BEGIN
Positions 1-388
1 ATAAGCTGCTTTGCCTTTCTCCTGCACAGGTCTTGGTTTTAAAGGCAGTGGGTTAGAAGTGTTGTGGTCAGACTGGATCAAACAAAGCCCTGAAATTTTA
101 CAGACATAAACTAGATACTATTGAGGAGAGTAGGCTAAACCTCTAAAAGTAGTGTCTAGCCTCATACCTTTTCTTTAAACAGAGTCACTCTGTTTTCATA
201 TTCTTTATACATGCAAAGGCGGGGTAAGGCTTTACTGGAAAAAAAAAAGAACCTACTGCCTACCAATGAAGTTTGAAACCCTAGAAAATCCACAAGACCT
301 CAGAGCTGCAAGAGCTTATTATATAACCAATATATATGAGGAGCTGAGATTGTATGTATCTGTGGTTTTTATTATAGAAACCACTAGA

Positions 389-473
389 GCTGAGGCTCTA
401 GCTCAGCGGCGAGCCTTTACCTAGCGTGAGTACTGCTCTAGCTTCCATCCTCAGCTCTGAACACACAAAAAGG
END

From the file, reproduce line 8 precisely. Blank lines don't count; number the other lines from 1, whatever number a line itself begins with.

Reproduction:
401 GCTCAGCGGCGAGCCTTTACCTAGCGTGAGTACTGCTCTAGCTTCCATCCTCAGCTCTGAACACACAAAAAGG